Cole Porter would certainly have approved of the social side of the local political party. Fundraisers, gala dinners, wine and cheese parties, coffee mornings and the rest were events where people of similar views would meet. The youth wings were famous for the marriages which blossomed from social events, door-to-door canvassing, and electioneering.

A Labour candidate for Wandsworth Central campaigning from her three-wheeler car
Voting and being a member of a political party was a badge of honor. © Getty Images

Joining a political party was seen as a civic virtue while the duty to vote, and to participate, was imbibed with your mother’s breast milk – not surprising, as millions had just fought a war to preserve democracy against Nazism. And it was still within the living memory of many that half the population – women – had been denied the vote. It had taken until 1928 for women and men (over the age of 21) to have full electoral equality.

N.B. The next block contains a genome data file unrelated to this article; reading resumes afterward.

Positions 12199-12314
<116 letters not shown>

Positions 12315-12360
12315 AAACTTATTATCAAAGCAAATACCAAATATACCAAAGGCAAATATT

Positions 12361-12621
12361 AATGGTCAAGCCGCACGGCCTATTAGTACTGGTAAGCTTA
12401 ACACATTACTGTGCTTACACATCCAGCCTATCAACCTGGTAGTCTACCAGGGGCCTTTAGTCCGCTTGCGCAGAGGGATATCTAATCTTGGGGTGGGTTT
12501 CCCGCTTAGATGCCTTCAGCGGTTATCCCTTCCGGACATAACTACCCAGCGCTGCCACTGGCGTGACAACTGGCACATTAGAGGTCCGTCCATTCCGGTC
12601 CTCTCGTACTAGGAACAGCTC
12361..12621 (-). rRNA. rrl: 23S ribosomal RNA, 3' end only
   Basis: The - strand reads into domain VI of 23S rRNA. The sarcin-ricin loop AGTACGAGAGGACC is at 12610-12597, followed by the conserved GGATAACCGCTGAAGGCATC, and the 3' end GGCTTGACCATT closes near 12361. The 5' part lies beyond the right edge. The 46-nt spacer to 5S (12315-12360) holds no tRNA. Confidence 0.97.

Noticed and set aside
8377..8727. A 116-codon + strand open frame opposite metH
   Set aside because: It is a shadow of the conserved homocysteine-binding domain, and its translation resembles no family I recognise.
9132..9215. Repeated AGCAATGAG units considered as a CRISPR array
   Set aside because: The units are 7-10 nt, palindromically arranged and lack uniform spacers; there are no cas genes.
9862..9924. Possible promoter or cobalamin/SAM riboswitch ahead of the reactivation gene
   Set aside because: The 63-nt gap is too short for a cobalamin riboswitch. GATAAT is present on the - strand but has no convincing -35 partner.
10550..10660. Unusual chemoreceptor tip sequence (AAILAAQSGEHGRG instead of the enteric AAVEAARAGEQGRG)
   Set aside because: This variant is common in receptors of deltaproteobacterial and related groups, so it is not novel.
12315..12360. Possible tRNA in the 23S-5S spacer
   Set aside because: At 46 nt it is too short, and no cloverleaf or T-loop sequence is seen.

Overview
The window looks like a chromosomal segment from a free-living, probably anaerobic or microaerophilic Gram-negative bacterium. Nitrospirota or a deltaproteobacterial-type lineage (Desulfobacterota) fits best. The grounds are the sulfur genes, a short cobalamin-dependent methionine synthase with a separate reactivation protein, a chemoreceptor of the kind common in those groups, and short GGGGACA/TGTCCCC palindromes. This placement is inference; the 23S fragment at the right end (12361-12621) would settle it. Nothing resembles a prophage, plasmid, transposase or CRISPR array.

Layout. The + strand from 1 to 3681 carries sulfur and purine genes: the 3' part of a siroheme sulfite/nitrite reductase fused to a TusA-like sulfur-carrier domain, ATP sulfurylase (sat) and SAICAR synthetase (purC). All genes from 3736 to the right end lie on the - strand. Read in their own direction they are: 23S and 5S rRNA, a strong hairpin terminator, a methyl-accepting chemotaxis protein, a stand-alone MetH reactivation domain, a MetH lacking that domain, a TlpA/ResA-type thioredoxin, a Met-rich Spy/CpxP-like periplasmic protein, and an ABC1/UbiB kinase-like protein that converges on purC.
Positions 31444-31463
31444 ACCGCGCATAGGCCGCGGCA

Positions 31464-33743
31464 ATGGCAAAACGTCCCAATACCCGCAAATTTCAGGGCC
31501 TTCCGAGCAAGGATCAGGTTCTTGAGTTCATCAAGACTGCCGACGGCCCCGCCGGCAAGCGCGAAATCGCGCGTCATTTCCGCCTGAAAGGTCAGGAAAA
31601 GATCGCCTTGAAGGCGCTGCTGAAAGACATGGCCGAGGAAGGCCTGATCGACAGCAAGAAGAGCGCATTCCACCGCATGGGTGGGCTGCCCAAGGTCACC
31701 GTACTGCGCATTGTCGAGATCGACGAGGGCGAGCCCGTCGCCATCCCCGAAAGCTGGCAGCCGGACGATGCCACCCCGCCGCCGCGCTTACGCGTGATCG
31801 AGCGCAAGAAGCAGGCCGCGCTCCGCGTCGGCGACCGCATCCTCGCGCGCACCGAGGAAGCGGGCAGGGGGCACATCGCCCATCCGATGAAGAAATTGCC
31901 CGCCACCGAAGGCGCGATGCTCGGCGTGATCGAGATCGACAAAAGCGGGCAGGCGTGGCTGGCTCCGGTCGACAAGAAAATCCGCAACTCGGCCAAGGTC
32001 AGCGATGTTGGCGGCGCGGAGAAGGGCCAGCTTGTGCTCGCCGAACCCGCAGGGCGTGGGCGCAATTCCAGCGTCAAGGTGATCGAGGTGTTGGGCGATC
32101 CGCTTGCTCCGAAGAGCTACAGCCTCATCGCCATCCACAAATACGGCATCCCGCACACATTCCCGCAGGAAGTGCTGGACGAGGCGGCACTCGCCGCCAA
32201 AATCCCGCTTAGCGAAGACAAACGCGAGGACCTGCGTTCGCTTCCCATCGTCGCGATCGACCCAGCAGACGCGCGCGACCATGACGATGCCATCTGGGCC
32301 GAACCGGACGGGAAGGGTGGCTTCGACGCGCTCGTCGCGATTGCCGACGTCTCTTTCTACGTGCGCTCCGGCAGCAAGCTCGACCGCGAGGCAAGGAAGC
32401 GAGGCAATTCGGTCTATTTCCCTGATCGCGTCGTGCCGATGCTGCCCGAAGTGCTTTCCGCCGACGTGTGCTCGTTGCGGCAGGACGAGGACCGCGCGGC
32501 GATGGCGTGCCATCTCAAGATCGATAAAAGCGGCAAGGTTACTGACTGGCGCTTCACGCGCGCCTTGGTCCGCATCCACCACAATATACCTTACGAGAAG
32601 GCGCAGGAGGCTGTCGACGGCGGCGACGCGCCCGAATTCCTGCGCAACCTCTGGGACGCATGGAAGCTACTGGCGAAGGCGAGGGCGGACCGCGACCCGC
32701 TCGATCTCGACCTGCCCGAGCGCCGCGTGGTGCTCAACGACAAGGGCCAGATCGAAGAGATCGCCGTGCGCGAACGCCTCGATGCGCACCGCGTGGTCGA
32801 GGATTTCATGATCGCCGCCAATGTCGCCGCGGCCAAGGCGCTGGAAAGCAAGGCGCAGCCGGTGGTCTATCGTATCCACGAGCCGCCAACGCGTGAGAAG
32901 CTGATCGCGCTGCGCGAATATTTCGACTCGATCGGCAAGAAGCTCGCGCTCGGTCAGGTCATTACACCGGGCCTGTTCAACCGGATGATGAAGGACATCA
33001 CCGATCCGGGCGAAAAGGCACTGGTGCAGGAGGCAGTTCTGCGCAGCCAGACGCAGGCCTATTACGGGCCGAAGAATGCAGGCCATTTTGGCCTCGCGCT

By the turn of the 21st century, Cole Porter’s swell party didn’t look so swell anymore.

Those who had campaigned for the franchise had not forgotten Emmeline Pankhurst’s clarion call to her protesting suffragettes: “We are here, not because we are law-breakers; we are here in our efforts to become law-makers.” Voting and being a member of a political party was a badge of honor – and a right won with blood, sweat and tears.

But memories are notoriously short. With the fading recollection of the sacrifices and price paid to secure the right to vote, participation and membership of political parties began to ebb away. Simultaneously, the admiration and respect in which the political classes had been held have been increasingly replaced by distrust and a negative view of politicians who put their self-interest before public service.